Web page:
(1) A while back I read that the average graduate (in 2018, I believe) left school who left school with debt had an obligation of about $22K. That hardly seem crippling to me. Less than an average car (2) There are certainly going to be outliers where someone financed nearly all their expenses, weren't thrifty, and pursued advanced degrees. Medical and law degrees are expensive but also provide the income to pay the loans. It is often those that fail to graduate that have the hardest time paying off their loans regardless of the size of the loans.
I think it is a mindset thing, with a few things missing. A student thinks, "I'll get a student loan.... Everybody gets a student loan and then they pay it off for years." It is the "norm." This kind of thinking is acceptable to a 19 year old. When you are 19, you have no concept of borrowing $20,000 or $80,000... If either amount is approved. I think the parents need to discuss it with their kids, maybe more than they typically do. Actually, I think money in general needs to be discussed with the teenagers more that it usually is. But that's just me...Footsox
I've probably said this before on another board...In England my husband had to pay just about nothing for his Law Degree at Oxford University and I paid the equivalent of $200 a semester for room and board at Bristol University. I had a small award because of entry level scores, and paid nothing for the education. So I did not understand my husband, who said when baby #1 arrived, "We have to start a college fund""What's that?""In America you have to pay for University."He knew something important that I hadn't realized. So we started college funds the minute each kid was born. But we also told them, " We'll pay an undergrad degree. Post-grad is up to you...." Solid Ivy League degrees, but I believe one child may still be paying off some post grad debt.Thank goodness my husband knew about college fees when baby#1 arrived. We are now working on college funds for the grandsons, but we haven't mentioned that to the parents. We hope they too, are saving, and that the boys will understand they have to work summer jobs to help.
We are now working on college funds for the grandsons, but we haven't mentioned that to the parents.Why not?Btw, I have a new grandbaby, looked into 529's for him, selected what I think will be the best one, and then thought, "Waitaminute. How old will I be when he's in college? Old enough that I'll be lucky to still be handling my own finances; I certainly shouldn't be involved in anyone else's."So I sent DS and DDIL the info, and recommended they set it up. I also sent some money for them to put into it to start. After it's set up, I can continue contributing directly, and they can also contribute, although their budget's pretty tight at the moment, so I don't know if/when they will. They can also give the info to the other grandparents, in case they're interested in chipping in. My in-laws used to give my children savings bonds as birthday presents, and I think 529 contributions are the 21st-century equivalent.Later, when it's time for college aid eligibility, a 529 owned by a grandparent is slightly more advantageous than one owned by a parent, but:- With enough savings, he won't need college aid,- Most aid is in the form of loans or work-study, not grants, so not great anyway, and- Things could change between now and then.Overall, I think it's best to let the parents handle it.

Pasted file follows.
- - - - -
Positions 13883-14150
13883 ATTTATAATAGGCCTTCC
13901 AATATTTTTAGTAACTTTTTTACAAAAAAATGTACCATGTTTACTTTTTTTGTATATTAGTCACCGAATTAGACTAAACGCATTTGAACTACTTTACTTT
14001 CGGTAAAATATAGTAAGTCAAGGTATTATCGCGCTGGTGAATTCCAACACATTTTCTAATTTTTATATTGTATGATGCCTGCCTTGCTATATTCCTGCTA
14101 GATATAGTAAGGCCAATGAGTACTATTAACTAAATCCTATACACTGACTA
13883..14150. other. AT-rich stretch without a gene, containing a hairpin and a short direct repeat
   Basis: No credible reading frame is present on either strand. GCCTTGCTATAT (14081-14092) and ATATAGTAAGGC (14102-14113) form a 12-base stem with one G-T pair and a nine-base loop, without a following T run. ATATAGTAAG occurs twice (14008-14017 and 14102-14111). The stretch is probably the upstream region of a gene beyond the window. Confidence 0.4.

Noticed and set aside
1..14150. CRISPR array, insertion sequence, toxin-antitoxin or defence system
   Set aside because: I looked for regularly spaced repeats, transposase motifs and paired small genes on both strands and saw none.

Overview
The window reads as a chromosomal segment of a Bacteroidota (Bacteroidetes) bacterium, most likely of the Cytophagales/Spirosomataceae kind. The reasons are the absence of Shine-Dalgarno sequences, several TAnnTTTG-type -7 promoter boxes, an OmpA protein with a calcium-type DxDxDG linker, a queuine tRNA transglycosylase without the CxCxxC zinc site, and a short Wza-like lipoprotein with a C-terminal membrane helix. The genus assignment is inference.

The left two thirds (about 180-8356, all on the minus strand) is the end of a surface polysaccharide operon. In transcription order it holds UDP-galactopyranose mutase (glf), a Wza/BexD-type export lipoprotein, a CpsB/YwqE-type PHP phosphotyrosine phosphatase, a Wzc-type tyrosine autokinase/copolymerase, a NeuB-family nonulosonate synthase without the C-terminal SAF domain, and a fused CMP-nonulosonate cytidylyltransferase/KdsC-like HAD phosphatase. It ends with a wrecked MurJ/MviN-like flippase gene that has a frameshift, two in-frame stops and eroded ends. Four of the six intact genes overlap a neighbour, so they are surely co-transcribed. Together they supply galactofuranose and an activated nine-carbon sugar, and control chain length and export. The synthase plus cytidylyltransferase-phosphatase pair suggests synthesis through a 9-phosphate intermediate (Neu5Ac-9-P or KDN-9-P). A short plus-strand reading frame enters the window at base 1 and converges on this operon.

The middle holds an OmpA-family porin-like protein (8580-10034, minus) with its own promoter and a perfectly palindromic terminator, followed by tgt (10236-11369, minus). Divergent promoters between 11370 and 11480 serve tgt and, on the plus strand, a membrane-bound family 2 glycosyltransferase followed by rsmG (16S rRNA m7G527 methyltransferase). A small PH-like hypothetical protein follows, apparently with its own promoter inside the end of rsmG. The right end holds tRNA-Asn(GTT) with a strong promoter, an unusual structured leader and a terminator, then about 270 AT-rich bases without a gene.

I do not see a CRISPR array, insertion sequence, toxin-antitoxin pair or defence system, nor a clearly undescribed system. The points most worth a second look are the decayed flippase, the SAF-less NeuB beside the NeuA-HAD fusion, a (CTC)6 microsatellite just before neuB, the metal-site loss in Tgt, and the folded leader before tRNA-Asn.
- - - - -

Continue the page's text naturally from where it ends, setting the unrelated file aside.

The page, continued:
"Waitaminute. How old will I be when he's in college? Old enough that I'll be lucky to still be handling my own finances; I certainly shouldn't be involved in anyone else's." An authorized user can be setup which I have done. They have full authority to manage the account which means that there isn't any paperwork for them to take over management of the account.
if I had kids, I would encourage them to go to college, the best college they could get into that we could reasonably afford. -- MEKI smile a bit as I remember a conversation with our daughter a number of years ago when she announced that she wanted to go to Harvard.At that point in time, we were in recovery mode from a near bankruptcy from a failed business. We had some savings and a smidge of home equity.....and an offsetting amount of debt, much on credit cards used to float the business at the end. Zero saved up for college at that point and here she wants Harvard."Can't do it, Sweetie. We just don't have the money because... etc"Well, she was angry. But got over it.In a bit, we were able to tell our two kids we could give them each $30k.... for their entire college. We didn't have it all. Yet. But I committed to it.Daughter went to a State college in Michigan, got a nursing degree and a good job in Charlotte NC. During college, she worked summers and got scholarships. Even traveled and studied in London, taking in weekend trips around Europe. Graduated with a little bit of debt that was quickly paid off. Married in a couple years (we paid for that too.... on a strict $30k budget that she adhered to). Now COO of her household. Family doing nicely and we're lucky enough to be close to them in Charlotte. Our two grandsons are enjoying a sleepover here tonight as a matter of fact. :DSon wanted to go to a crazy school we never heard of.... and didn't care that his grades were crummy. A "for profit" school. We travelled to examine the school and were impressed. He was motivated, did very well in school. Graduated with a good amount of debt and we tossed in more money besides. Worked his way up in his career and now makes mid-six figures.... a lot more than 'ol Dad ever made in his career.Bottom line: The whole education scene, including financing, is an adventure. Time to be creative. Time to be smart in career choices. And time to be smart in deciding where to get that education.OH!And how did we come up with the money for college and wedding when we didn't have any?Investing what cash we had.Marvel (as in the movies) put them through college.And Chipotle profits paid for the wedding.Investing ain't just for retirement....RobRule Breaker Home Fool & STMP/MTH Maintenance Coverage FoolHe is no fool who gives what he cannot keep to gain what he cannot lose.